In a day that proved “extremely bitter” in the words of Audi Motorsport head Wolfgang Ullrich, both of the 4-Rings’ LMP1 machines failed to see the checkered flag at today’s World Endurance Championship season opener at Silverstone.
Prior to today, the Audi camp had never suffered that particular fate in a WEC event. The last time that Audi was unable to get a single championship point from its prototypes came at Road Atlanta in 2011.
And it all started well enough for Audi, too. Andre Lotterer took the No. 2 Audi R18 e-tron quattro from fourth on the grid to the lead early but after light rain started to fall on the famed British circuit, things turned disastrous for the reigning WEC champions.
Lucas di Grassi lost control of the No. 1 Audi and crashed, causing terminal chassis damage, while Lotterer spun the No. 2 into the gravel. The spin cost the car four laps and shortly after it was taken over by Benoit Treluyer, he too spun and crashed at Copse. He was unable to get the car back to the pits.
“We hadn’t expected the rain to become so heavy, thats why we continued to run on slicks,” Di Grassi said of his accident. “But, unfortunately, the track was too cold and wet for the tires. That’s why I had an accident in which the monocoque was so severely damaged that we had to give up.”
“Obviously, not finishing with either car is not what we aim for,” Treluyer said. “In such wet conditions, its hard to name a cause. Whether it was the driver, the general track conditions, the curbs in a particular corner or the car is hard to say in such conditions. Were going to analyze this in detail over the next few days.”
With just two weeks until the next WEC race at Spa-Francorchamps, it’s likely that some long nights are ahead for Audi as they work to replace their battered machines and finish up prep for a third R18 that will be involved as a tune-up for Le Mans.
The NTT IndyCar Series will return to Indianapolis Motor Speedway for the third time this season but with a weekend schedule that will put the action in front of fans for the first time in 2020.
The track’s 14-turn, 2.439-mile road course will play host to IndyCar and sports cars series over four days. The action will begin Thursday with practice and concluding with an eight-hour race Sunday featuring the Intercontinental GT Challenge and GT World Challenge America.
The NTT IndyCar Series will hold a Friday-Saturday race doubleheader called the Harvest GP presented by GMR.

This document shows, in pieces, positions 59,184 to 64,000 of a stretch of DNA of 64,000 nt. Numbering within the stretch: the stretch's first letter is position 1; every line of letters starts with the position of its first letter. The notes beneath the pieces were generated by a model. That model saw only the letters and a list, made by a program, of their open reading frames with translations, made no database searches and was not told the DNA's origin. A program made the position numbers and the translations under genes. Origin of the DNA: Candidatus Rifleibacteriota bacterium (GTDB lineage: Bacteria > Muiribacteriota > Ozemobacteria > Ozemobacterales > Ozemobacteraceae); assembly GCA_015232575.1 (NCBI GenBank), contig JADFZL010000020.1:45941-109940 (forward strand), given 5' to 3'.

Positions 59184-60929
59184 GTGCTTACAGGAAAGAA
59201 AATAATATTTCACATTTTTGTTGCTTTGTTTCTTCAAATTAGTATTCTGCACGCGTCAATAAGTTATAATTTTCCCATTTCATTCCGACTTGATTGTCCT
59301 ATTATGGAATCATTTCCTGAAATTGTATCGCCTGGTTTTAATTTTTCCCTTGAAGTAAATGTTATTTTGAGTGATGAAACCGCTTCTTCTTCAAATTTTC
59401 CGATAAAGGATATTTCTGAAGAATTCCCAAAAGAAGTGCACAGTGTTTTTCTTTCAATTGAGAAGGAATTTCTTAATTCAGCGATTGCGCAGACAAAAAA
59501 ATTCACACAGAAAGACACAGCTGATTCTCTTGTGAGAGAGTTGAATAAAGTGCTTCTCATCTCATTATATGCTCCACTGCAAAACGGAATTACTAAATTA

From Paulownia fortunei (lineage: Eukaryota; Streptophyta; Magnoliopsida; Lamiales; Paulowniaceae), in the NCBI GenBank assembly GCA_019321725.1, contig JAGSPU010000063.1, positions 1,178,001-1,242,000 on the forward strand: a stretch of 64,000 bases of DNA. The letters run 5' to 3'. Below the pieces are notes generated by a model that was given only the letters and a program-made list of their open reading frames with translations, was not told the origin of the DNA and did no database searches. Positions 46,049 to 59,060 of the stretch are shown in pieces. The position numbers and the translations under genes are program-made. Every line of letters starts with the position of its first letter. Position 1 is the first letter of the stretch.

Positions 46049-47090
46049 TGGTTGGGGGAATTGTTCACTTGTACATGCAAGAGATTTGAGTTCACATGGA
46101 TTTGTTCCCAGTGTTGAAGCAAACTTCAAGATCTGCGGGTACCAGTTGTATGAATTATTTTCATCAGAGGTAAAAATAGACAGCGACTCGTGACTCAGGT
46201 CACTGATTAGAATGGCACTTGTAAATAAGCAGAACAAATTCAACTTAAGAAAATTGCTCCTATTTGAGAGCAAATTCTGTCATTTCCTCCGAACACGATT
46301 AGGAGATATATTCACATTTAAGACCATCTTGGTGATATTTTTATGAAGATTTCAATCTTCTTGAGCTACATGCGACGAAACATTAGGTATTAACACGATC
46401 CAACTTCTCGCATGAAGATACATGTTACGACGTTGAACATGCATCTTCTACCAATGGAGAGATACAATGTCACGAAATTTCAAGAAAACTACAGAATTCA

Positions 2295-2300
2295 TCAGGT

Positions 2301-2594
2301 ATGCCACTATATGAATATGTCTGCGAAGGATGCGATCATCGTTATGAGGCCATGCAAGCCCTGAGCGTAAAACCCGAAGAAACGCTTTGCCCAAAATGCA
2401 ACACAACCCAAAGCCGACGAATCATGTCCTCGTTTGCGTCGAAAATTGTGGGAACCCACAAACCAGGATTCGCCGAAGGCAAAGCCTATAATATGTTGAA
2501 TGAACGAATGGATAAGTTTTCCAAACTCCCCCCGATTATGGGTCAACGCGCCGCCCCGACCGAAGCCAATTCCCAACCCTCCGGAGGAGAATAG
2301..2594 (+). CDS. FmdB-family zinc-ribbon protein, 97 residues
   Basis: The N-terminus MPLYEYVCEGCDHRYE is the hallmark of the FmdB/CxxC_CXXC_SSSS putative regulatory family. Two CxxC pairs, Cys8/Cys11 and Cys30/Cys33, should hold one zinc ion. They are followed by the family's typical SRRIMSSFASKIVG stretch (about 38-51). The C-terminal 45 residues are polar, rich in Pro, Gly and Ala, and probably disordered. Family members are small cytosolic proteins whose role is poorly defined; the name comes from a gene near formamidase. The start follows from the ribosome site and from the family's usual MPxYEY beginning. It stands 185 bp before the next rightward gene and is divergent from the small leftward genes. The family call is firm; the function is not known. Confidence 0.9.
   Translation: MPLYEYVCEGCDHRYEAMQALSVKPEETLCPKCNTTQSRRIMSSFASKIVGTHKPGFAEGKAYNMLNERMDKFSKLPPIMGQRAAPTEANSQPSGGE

ENTRY LISTS: Who’s racing IndyCar at IMS this weekend
The name is a nod to the Harvest Classic, which was held Sept. 9, 1916 to help the track stay solvent during World War I. The event had three races of 20, 50 and 100 miles (all won by Johnny Aitken) that was the only racing held outside May at IMS from 1911-93.
A limited crowd of 10,000 will be allowed each day this weekend, and those fans will be the first to experience new video boards, concession stands, restrooms and 5G wireless connectivity.
Here’s the IndyCar weekend schedule for Indianapolis Motor Speedway Harvest GP:
(All times are Eastern)
IndyCar weekend schedule: Thursday, Oct. 1
Noon — Indianapolis 8 Hour/GT World Challenge America test session
2:25 p.m. — IndyCar practice (NBC Sports Gold)
6:20 p.m. — IndyCar qualifying for Harvest GP, Race 1 (NBC Sports Gold)
IndyCar weekend schedule: Friday, Oct. 2
10:20 a.m. — Indianapolis 8 Hour/GT World Challenge America practice
1:40 p.m. — Indianapolis 8 Hour/GT World Challenge America practice
3:30 p.m. — IndyCar Harvest GP, Race 1 (USA Network, NBC Sports Gold)
IndyCar weekend schedule: Saturday, Oct. 3
10:20 a.m. — IndyCar qualifying for Harvest GP, Race 2 (NBC Sports Gold)
12:10 p.m. — Indianapolis 8 Hour/GT World Challenge America qualifying
2:30 p.m. — IndyCar Harvest GP, Race 2 (NBC, NBC Sports Gold)
5:30 p.m. — Indianapolis 8 Hour/GT World Challenge America pole shootout
IndyCar weekend schedule: Sunday, Oct. 4
10 a.m. — Indianapolis 8 Hour/GT World Challenge America race